Our next priority should be to get people who have lost their housing into new housing as soon as possible. By decreasing the amount of time someone is homeless, we minimize the severe and traumatic effects of being homeless. This assistance includes having sufficient affordable housing available, assisting with deposits and initial rent payments, and helping people get utilities turned on. We can help prevent those who become situationally homeless from moving into chronic homelessness.
Finally, we need bold interventions to help people who have been living on the street for six months or more.
This population has been particularly hard hit during the pandemic as services have closed and fear of disease and violence has increased. No one is homeless because they choose to be. If housing and services are available from someone they have a trusting relationship with, most people will accept help to move out of homelessness and stabilize into permanent housing.
This help includes transitional housing, like our Kenton Women’s Village, and help accessing permanent housing including deposits, rent payments and supplies to set up a household like furniture, housewares and linens. It also includes behavioral health counseling, addictions treatment, and life skills training to transition from the kinds of behaviors that keep a person safe on the streets to the kinds of behaviors that keep someone stably housed.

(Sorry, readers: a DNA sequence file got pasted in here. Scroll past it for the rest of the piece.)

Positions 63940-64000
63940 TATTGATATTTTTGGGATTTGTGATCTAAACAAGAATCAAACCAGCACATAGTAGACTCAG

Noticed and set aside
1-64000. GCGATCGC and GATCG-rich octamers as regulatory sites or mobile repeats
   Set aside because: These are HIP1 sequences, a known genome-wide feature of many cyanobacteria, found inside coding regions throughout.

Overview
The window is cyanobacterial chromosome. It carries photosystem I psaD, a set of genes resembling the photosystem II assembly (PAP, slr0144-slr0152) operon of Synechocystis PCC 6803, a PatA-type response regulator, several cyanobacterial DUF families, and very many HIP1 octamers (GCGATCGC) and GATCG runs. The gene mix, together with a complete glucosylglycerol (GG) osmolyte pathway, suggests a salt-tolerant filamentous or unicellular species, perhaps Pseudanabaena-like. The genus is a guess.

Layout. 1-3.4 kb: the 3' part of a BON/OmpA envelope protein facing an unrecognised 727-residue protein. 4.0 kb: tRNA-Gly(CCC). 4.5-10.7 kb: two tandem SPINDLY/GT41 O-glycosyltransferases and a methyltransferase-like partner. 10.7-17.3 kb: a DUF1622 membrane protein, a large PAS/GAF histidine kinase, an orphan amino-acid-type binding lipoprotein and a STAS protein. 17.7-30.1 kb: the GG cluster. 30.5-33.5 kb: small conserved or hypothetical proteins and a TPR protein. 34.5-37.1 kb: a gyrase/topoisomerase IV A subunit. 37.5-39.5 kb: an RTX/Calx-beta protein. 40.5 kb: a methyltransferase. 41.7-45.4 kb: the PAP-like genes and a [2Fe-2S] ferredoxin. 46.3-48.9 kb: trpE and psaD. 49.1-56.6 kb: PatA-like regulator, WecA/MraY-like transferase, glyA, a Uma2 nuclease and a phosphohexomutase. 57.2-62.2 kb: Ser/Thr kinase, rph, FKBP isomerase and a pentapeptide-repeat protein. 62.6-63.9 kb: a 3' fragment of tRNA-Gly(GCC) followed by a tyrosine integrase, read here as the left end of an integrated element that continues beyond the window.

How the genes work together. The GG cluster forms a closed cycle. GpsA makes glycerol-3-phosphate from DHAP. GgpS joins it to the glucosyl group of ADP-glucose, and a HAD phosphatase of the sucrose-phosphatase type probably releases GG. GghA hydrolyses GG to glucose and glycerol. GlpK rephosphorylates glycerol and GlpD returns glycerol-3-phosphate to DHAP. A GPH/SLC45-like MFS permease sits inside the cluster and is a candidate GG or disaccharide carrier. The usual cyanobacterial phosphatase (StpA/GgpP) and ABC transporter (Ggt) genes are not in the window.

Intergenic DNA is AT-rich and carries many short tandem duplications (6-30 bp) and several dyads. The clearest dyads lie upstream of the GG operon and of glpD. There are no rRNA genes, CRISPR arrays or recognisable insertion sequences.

The homelessness crisis can seem overwhelming, and it will get significantly worse as a result of the pandemic if we don’t take immediate action. The good news is that we know what works: housing that is affordable for everyone, and services for those that need them. The question is: are we willing to make a commitment to get the job done?
 National Low Income Housing Coalition, Benfer, E., Robinson, D. B., Butler, S., Edmonds, L., Gilman, S., McKay, K. L., Neumann, Z., Owens, L., Steinkamp, N., & Yentel, D. (2020, August). THE COVID-19 EVICTION CRISIS: AN ESTIMATED 30-40 MILLION PEOPLE IN AMERICA ARE AT RISK. National Low Income Housing Coalition. https://nlihc.org/sites/default/files/The_Eviction_Crisis_080720.pdf
 Ockerman, E. (2020, August 7). America Could Have “Great Depression” Levels of Homelessness by Year’s End. VICE. https://www.vice.com/en/article/935g7p/america-could-have-great-depression-levels-of-homelessness-by-years-end
 Alameda Family Services. (n.d.). Alameda family services. Retrieved December 7, 2020, from https://www.alamedafs.org/statistics.html
 National Coalition for the Homeless. (2018, December 21). Mortality Archives. https://nationalhomeless.org/category/mortality/
 Statista. (2020, November 6). Average monthly apartment rent in the U.S. 2016-2020. https://www.statista.com/statistics/1063502/average-monthly-apartment-rent-usa/
 United States Census Bureau. (n.d.). U.S. Census Bureau QuickFacts: United States. Census Bureau QuickFacts. Retrieved December 7, 2020, from https://www.census.gov/quickfacts/fact/table/US/HSG650218